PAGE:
4. Forward: The purpose of these proposed changes is to make the Montana both more rewarding to play, and also more historically accurate. I'm a pretty big history buff, and currently I see several historically incorrect armor values for Montana. While it's true that game balance should take precedence over historical accuracy, I believe the following proposal can fulfill both. My goal for these changes to the Montana is to make the ship more rewarding for skilled play while making mistakes and poor play more punishable, while also reducing vulnerability to certain "skill gap reducing" elements that have been introduced (*cough* Conqueror *cough*). Some of these changes also have historical precedence. While "realism" may draw some skepticism, I want to point out that for all the liberties that WG takes from realism, they generally do not deviate from historical armor values. My images are scans from Friedman and Garzke & Dulin. Armor thickness corrections: The Montana in-game is missing a substantial amount of deck armor. As designed, the Montana's weather deck is 57 mm, while the main armor deck is 179-184 mm (179 is for the inboard section, 184 is for the outboard section). Currently, the in-game values are 38 mm and 150 mm respectively. The most beneficial aspect of this change would be protection against Graf Zeppelin AP bombs. I personally think that those bombs are detrimental for the game, and the current Montana is quite vulnerable to them. Giving Montana her historical designed deck thicknesses would be an indirect way of curbing those bombs' effectiveness. I can see that a 57 mm weather deck is arguably too strong, as it would resist the HE shells of Hindenburg, Roon, Hipper, and Prinz Eugen, as well as IFHE 203 mm guns. As such, I think a 50 mm weather deck is an acceptable compromise, as this would only affect Henri IV and non-German IFHE 203 mm guns which are quite rare. Of course, AP damage against a broadside Montana would remain unchanged (or even greater, see below), which again plays into the theme of these proposed changes rewarding angling while punishing broadsiding. Current Proposed Weather deck (bomb deck) 38 mm 50 mm Main armor deck 150 mm 179 mm inboard 184 mm outboard Another change, though less urgent in my opinion, is a reduction in the rear citadel bulkhead to 387 mm from the current 457 mm in-game, as the Montana was designed with a 457 mm bulkhead fore and 387 mm bulkhead aft. Furthermore, the citadel roof over the 16" gun magazines should be 25 mm rather than 19 mm currently in-game. The main battery turret should also have its 4.5" (114 mm) STS backing plate included, because that is a huge amount of armor missing, thicker than the deck armor of some battleships like KGV. Citadel changes: I'm proposing slightly raising the citadel over the machinery spaces. I think a good balance would be about 2/3 of the old citadel height, roughly where the 16 mm splinter deck underneath the main armor deck would be. Note that the raised portion of the citadel is only about half of the entire length of the citadel, so the actual increased area ("danger zone") is quite modest. However, with good aim, sailing carelessly broadside will incur harsher punishment. Here are two visual references of what I'm proposing. The new citadel roof over the machinery spaces should be 16 mm. This does mean including a part of the third deck above the machinery spaces in the citadel volume. Note that these spaces contain boiler uptakes and secondary magazines. However, because of how segregated these secondary magazine spaces are, as well as how far they're placed from the main battery magazines, the risk of losing the entire ship from secondary magazine would be rather small. 5" powder cartridges also tend to burn rather than detonate. Anyways, I think for balancing purposes this is a reasonable addition. While I agree with the 0.6.6 citadel lowering of Iowa and Missouri, I feel that the lowering for Montana was somewhat excessive; unlike the Iowa sisters with their 307 mm belts (only 2 mm more than the North Carolina), the Montana has very beefy belt armor of 409 mm, almost the same as Yamato's 410 mm, which means that angling is much more viable and even at moderate angles it's capable of defeating battleship AP shells at medium ranges. While the old Montana citadel would be too vulnerable, as it was taller (due to lack of angled ourboard deck armor) and much longer than Yamato's citadel, a moderate raise of the citadel of the machinery spaces will make it such that angling is rewarded while showing broadside is more punished. That being said, because of how sluggish Montana's turning is (she's got the slowest rudder shift), I feel that a citadel raise needs to come with a change in turning ability as well, namely reducing the stock rudder shift from 22.2 seconds to about 18 or 19 seconds. As a side note, in case someone brings it up, I also think that the citadel for the Conqueror, Lion, Monarch, and KGV should be raised, especially at the boiler rooms which should be above the waterline at proper historical height, but that is for another topic. Overall, these changes came from gameplay observation and experience where I feel that the Montana is a bit too forgiving of showing broadside (though not nearly as immune as Conqueror), while also being vulnerable to "skill gap reducing" elements like Graf Zeppelin AP bombs. Hopefully these changes would allow the Montana's performance to be more dependent on the skill of the player. While these changes may seem unnecessary, I think it's worthwhile to test them. It can be tested using the same method as Henri IV, where the reload booster was tested on Brennus and given to testers. WG can make a USS Ohio with these changes and see how it plays out. EDIT: Yes, I'm aware that British battleship citadels like Conqueror's is more problematic than Montana's, but I've talked that in another topic where I proposed a similar raise. Again, that's for another discussion.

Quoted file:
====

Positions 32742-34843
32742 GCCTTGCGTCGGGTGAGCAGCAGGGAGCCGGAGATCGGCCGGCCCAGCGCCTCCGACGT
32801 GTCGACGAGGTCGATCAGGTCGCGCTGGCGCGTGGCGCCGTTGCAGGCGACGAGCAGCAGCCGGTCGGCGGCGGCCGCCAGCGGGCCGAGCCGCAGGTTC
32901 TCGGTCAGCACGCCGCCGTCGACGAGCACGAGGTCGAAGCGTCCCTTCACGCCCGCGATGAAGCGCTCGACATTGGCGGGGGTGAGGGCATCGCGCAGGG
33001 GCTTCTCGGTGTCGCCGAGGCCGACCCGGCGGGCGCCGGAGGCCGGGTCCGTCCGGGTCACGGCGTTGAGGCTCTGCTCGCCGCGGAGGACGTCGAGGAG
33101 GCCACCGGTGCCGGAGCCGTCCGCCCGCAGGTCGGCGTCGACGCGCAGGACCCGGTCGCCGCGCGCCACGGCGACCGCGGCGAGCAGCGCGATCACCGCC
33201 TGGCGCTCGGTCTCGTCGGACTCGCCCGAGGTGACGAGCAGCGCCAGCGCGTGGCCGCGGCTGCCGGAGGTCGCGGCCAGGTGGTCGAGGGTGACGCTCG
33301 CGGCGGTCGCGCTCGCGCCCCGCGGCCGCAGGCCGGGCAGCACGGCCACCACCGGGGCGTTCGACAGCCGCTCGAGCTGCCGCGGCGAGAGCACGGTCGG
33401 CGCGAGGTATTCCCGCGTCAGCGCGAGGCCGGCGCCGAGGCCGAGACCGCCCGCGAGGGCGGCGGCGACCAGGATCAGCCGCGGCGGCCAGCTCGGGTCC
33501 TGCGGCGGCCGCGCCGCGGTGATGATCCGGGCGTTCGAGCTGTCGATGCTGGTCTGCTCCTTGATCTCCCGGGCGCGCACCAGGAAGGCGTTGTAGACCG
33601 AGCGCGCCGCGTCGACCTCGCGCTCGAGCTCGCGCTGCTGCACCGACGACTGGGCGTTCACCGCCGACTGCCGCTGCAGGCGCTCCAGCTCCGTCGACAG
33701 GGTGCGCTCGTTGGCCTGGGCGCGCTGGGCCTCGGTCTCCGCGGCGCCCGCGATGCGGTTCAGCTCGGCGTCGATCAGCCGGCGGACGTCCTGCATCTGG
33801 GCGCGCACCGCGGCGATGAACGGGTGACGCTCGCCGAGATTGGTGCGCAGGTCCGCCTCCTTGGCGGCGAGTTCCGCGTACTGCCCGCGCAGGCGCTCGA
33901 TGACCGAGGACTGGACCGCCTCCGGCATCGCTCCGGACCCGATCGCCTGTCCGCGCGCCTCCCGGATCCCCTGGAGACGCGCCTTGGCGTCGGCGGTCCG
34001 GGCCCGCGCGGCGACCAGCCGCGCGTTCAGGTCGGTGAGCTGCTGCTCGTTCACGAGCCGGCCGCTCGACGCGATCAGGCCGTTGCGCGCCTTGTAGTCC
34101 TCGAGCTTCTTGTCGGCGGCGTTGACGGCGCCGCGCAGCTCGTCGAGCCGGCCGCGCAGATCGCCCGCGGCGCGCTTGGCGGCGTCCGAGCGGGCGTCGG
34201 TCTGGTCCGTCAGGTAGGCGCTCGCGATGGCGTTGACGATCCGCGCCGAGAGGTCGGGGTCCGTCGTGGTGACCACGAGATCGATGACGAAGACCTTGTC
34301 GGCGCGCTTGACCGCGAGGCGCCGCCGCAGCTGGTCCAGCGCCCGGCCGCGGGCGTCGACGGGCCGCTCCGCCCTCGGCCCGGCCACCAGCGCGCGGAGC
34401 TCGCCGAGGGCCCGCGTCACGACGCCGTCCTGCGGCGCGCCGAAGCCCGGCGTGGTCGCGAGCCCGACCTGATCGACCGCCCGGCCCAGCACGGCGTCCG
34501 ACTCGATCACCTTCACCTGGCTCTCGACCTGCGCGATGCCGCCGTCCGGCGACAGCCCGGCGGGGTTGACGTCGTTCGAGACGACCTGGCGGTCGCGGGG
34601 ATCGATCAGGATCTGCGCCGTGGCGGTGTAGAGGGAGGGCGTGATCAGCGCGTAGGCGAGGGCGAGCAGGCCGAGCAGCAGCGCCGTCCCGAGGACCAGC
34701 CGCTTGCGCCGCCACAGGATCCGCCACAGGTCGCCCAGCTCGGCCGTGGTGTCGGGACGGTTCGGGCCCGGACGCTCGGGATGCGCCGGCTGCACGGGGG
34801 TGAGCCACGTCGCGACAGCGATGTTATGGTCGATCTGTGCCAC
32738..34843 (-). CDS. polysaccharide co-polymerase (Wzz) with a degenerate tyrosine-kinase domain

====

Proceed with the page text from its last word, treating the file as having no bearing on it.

5. Hello everyone, recently I produced a YouTube video featuring replays of the USS Montana at tier 10. If you are bored and can use a distraction today, feel free to check it out. But rather than a typical ship review video, I've kind of noticed that the footage in the video showcases various issues and things that can be improved with game play at tier 10. Among the things I noticed (and suggestions for improvement): #1 Most maps features a Littoral environment with close by shorelines, islands, shallow water, and straits. I think although ships did fight in environments that fall into this category in history, it did not happen nearly as frequently as it has in game. Arguably it's probably not a good idea to sail capital ships in such confined waters in real life due to various asymmetrical threats that they cannot sufficiently defend against. Mines, attacks from much smaller units like torpedo boats that thrive in the environment, shore batteries, air attacks, arguably even sabotage largely renders heavy ships vulnerable in a littoral environment. For example, in the Battle of Surigao strait, the IJN Fuso and Yamashiro fought a futile suicidal action in such confined and unsuitable environment. Meanwhile, the attack on Pearl Harbor, the British raid on Taranto, and the Italian raid of Alexandria were extreme examples of what happened to capital ships when they can't maneuver while attacked. Obviously the game cannot be completely realistic or faithful to history, but maybe it wouldn't be a bad thing to look into this and come up with maps that features different types of environment. #2 The roles caps play in game aren't always good nor are they always conducive of good game play action. I think winning a fight in terms of damages, kills, and spots while losing because the enemy has more points is not an ideal situation. When there are more than two caps (i.e. WOT style set up) in game, the presence of the caps alone often promotes passive game play. It takes away the focus of the fight from engaging and annihilating the enemy. Rather camo, capping, spotting, and area denial become important. I think it is rare to have a situation in the history of modern naval warfare where it was key to control or contain a small patch of the ocean like a cap on WOWS. Sure if there's an amphibious or combined arms operation at play, it could happen. But then that's not a factor in WOWS. When a team's stealthier ships are not up to par or incidentally get taken out early, the team will watch victory slipping away due to having a major disadvantage to contest the caps. At this point, the team with the points lead often farm damage and/or hide and milk the caps, while the losing team becomes either passive or reckless: either way it often ends badly. What if we try to set up games that has no caps at all? Not even 2? This will bring the focus of the fight back onto engaging the enemy. The points count could be determined by the number and types of surviving ships, like the way historians look at the tonnage sunk and human casualty after the Battle of Jutland? What if as an alternative to having caps, the game offer an option for damaged ships to withdraw by offering them a chance to limp away to a designated part of the map's edge? I think this is also a game play mechanic faithful to history as the withdrawing of damaged ships often have strategic implications. For example, the USS Enterprise was seriously damaged in the Pacific multiple times but its survival proven crucial. Meanwhile the survival and withdraw of the German High Sea's fleet's capital ships after the Battle of Jutland was key to the strategic situation then. I think it would be good to make people fight eagerly and then withdraw. It's a better situation than the passiveness or recklessness found in game now. #3 Some maps by design forces a team to split up into multiple sub fleets to contest different areas of the map. This seems like a forced gamble, and it often was in history. Sometimes a smaller or weaker subfleet's demise in the hands of a stronger opponent often snowballs quickly and makes the team's success elsewhere irrelevant. Some maps also kind of isolate the subfleets by the design of their geography so that once the team has been split, it's hard to once again combined forces for cooperative play: distance is too far for effective engagement or timely relocation and line of sight is blocked... This often means doing your part isn't enough for a win just cause the team kind of went the wrong way or ran into the wrong enemies. #4 Ships, battleships in particular tend to not move much but rather try to function as bow tanking artillery barges. I would say that usually the Yamatos are probably the worse offenders of this. In a sense I don't blame them cause they have the guns that can go through bow plating, their citadels are exposed on the side, they aren't particularly fast, nor do their turrets turn quickly enough for shooting while turning. But ultimately this situation is kind of odd and not fun. It penalizes ships that don't have most of its firepower concentrated in the front and devolves games into a strange naval version of trench warfare where ships try to hide while bow on behind islands and mountains and take pot shots at each other like soldiers in neighboring trenches tossing grenades over the top. Although nobody likes to eat citadels, I still think this situation is not good for the game. #5 Destroyers' playerbase seems to have the highest skill floor and ceiling in game at tier 10. As a BB player, it seems that sometimes the cap situation is already a done deal due to the DDs even before I get to engage anyone. A good DD player can take out a not so good DD player extremely quickly. How good your DD is often puts a hard limit on how the rest of your team will fare. If the friendly DDs die early or are less skilled, the BBs often suffer tremendously due to not being able to anticipate enemy intention or have sufficient situational awareness. #6 I in particular dislike having torpedo boat style Japanese DDs (Shimakaze line) on either teams. As enemies they often come in divisions and can torp spam and/or snipe in ways that's almost impossible to counter in a BB. Ever been targeted by 45 torps at once? I have. It was not pretty. As allies, the Japanese DDs often do not counter enemy DDs. They might spot and cap. But when they run into the enemy DDs they will often run away while dumping their torps which aren't always good for attacking DDs. I've noticed that many of them almost never fire their guns. An enemy's on 500hp at 6km? They fire torps but their guns stay silent. They are also often so obsessed and tunnel-visioned that they will try to saturate an area where friendly BBs are engaged in a brawl with the enemy with torps. I've lost count how many times I've been torpedoed by friendly DDs while brawling. (my video shows this happening 3 times...) #7 Ironically, at tier 10 cruisers seem to play very differently versus at mid tiers, especially from a BB player's perspective. Maybe due to their vulnerabilities to big guns, they'll often play 2nd line at most. This often means they aren't close enough to the action to counter DDs or close enough to the BBs to provide AA. So much so that DDs and BBs often fight their own fight without help. The cruiser at tier 10 seem to focus on farming damage and opportunistic moves, on a good day they usually chime in and engage enemies that are already being engaged, distracted, or has overextended. But them as a defensive screen and support against enemies BBs can't see or maneuver against, often don't exist... Just some of my observations thus far. I'm obviously a fan of the game and I want it to improve and fulfill its potential. Feel free to discuss share your thoughts on the points I brought up and how things could be improved.